Editor’s Note: For another viewpoint, see Counterpoint: Critical Supply Chain America Must Bring Home

Well-meaning but confused protectionists have bent President Trump’s ear on trade policy, spinning the narrative that the U.S. biopharmaceutical industry is overly dependent on Chinese manufacturers for raw materials.

They’re pressing him to implement a “Buy American” policy — during the worst pandemic in more than 100 years — for all biopharmaceuticals, active pharmaceutical ingredients and medical equipment.

This push to nationalize the biopharmaceutical supply chain is rooted in a single statistic that purports 80 percent of America’s drug supply comes from China.

But that figure is based on a fundamental misreading of a government report. And this distortion of the truth is spurring the Trump administration to advance a trade protectionist policy that would put American lives at serious risk for years to come.

The assertion that 80 percent of America’s drugs come from China is often used to inspire fear about access to needed medicines during the COVID-19 crisis. As Rep. Chip Roy (R-Texas) recently explained, “If the Chinese wanted to put us in a serious bind, they could withhold these lifesaving drugs from the United States.”

Not quite.

First, consider the source of that statistic. As Eric Boehm noted in Reason, most mentions of the number in the mainstream press point back to an August 2019 press release from Senate Foreign Relations Committee Chair Chuck Grassley (R-Iowa).

But Grassley doesn’t claim that 80 percent of American drugs come from China, just that “80 percent of Active Pharmaceutical Ingredients [API] are produced abroad, the majority in China and India.”

Dig a little deeper, and the original statistic looks even more spurious. Grassley’s figure comes from a 2016 Government Accountability Office (GAO) study. Yet that report only states that “80 percent of active pharmaceutical ingredients are manufactured in registered establishments in more than 150 countries.”

And even that figure is far from rock solid. That’s because the GAO report misused data from the Food and Drug Administration. By the FDA’s own admission, it doesn’t monitor “what portion of U.S. drug consumption is dependent on APIs from China or India, or another country.”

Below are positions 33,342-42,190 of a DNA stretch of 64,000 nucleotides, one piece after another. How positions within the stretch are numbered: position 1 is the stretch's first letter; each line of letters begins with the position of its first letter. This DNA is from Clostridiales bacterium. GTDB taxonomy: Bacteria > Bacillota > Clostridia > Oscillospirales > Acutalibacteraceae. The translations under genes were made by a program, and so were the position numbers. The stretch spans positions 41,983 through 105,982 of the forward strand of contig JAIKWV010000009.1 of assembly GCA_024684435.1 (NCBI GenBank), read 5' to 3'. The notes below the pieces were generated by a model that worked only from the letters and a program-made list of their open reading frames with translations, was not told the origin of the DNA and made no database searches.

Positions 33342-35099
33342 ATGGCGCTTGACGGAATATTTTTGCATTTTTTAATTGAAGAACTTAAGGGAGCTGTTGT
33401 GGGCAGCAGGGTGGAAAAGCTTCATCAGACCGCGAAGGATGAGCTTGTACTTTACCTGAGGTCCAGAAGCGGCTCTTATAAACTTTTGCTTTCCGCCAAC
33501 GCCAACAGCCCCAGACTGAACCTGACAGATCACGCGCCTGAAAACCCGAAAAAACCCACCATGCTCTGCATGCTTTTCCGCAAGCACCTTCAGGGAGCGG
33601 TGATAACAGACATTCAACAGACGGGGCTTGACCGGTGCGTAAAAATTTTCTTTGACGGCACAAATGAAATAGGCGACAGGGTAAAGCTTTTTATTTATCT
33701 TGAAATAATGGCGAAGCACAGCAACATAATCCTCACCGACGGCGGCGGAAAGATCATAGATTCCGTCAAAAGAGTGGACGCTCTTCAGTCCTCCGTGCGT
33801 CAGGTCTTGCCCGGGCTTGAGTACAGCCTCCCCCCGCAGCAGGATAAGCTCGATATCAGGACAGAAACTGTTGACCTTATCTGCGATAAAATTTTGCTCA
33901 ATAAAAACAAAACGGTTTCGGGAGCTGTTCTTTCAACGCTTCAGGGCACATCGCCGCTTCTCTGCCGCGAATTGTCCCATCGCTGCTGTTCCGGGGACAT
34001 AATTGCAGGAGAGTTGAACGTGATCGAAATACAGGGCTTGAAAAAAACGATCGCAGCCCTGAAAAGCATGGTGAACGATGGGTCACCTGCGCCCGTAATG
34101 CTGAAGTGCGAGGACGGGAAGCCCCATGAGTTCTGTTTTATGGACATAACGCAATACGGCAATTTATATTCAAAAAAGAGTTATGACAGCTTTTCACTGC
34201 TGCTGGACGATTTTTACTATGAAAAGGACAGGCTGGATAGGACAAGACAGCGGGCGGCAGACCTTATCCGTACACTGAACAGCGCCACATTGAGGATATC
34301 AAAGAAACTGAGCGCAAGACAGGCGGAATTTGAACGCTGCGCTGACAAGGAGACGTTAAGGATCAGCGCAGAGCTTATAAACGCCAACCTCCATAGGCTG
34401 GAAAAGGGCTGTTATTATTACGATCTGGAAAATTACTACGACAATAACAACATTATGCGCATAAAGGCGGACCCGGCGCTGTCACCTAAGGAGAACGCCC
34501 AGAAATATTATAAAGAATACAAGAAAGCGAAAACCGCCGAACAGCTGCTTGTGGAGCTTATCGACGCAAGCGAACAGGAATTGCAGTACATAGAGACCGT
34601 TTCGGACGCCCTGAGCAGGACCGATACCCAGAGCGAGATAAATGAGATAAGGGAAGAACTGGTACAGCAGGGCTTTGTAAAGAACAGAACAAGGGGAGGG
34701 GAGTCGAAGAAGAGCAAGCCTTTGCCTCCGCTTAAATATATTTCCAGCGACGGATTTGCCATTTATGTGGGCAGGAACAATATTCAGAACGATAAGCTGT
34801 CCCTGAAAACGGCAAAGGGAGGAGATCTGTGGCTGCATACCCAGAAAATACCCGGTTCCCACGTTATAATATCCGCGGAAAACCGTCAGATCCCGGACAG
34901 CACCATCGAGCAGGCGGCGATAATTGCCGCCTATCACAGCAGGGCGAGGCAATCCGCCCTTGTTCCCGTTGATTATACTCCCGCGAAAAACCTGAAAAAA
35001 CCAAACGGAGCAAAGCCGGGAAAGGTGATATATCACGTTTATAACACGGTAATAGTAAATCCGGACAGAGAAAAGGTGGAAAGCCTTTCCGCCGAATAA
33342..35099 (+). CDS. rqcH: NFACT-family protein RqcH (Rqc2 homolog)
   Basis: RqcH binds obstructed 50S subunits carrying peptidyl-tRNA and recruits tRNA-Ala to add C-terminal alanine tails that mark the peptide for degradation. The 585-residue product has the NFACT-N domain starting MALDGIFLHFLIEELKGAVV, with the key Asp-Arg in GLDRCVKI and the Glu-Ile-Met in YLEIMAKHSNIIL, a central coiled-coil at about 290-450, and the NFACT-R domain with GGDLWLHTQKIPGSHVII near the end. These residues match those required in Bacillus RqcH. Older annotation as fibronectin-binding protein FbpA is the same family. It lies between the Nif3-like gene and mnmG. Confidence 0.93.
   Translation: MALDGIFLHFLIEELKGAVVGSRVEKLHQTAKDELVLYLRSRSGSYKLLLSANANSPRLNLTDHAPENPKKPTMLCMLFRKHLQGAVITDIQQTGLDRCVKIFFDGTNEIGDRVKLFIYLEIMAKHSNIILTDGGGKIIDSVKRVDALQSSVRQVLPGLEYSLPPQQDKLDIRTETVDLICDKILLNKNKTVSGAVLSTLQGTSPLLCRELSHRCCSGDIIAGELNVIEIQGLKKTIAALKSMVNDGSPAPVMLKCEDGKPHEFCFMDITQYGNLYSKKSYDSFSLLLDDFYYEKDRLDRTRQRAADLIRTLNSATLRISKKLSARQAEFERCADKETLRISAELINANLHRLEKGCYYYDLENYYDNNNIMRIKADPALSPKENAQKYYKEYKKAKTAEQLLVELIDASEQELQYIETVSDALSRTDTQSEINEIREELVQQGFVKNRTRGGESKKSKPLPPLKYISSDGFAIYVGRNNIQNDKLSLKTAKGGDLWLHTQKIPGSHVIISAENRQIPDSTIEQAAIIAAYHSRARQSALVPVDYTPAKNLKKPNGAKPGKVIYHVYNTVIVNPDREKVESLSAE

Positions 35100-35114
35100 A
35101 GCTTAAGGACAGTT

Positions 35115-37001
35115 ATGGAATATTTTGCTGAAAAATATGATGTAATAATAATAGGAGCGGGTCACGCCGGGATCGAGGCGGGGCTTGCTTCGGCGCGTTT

The FDA does have some data on API manufacturing facilities around the world. And according to a recent report that examined the facilities that supply APIs for drugs sold in America, only 13 percent are in China and an additional 18 percent are in India. Meanwhile, 28 percent of API facilities are in the United States.

The report goes on to note that, among the 370 drugs on the World Health Organization’s essential medicines list, only three contain APIs sourced entirely from China.

Add it all up, and one thing is clear: The claim that 80 percent of America’s drugs come from China doesn’t hold. The best data doesn’t come close to suggesting that America is particularly dependent on China for our pharmaceuticals. Our medicines originate from a diverse global supply chain that includes more than 150 countries.

But this hasn’t stopped the Trump administration from moving ahead with its “Buy American” policy.

According to White House adviser Peter Navarro, an executive order requiring federal agencies to source medical goods exclusively from domestic manufacturers could be imminent. As he put it in an interview in early May, “‘Buy American’ is going to be the law of the land, I believe, soon at HHS, DOD, the Veterans administration.”

That reform won’t make America’s healthcare system more resilient. In fact, it would almost certainly lead to severe price hikes and widespread pharmaceutical shortages. Again, only 28 percent of APIs are made here in the United States. Bringing that figure to 100 percent would mean building up manufacturing capacity at an unprecedented rate.

An undertaking of such magnitude would face all manner of regulatory and financial hurdles. According to a recent study by the Pacific Research Institute, relocating just a single drug manufacturing facility can cost $2 billion over the course of a decade. During this time, supplies of many drugs would drop to zero.

Amid a global health emergency like COVID-19, such massive supply chain disruptions would prove catastrophic.

“Buy American” advocates base their arguments on inflated statistics about dangers that simply don’t exist.

The biggest threat to America’s supply of medicines isn’t foreign manufacturers, but policies that put protectionist ideology before basic facts and human life.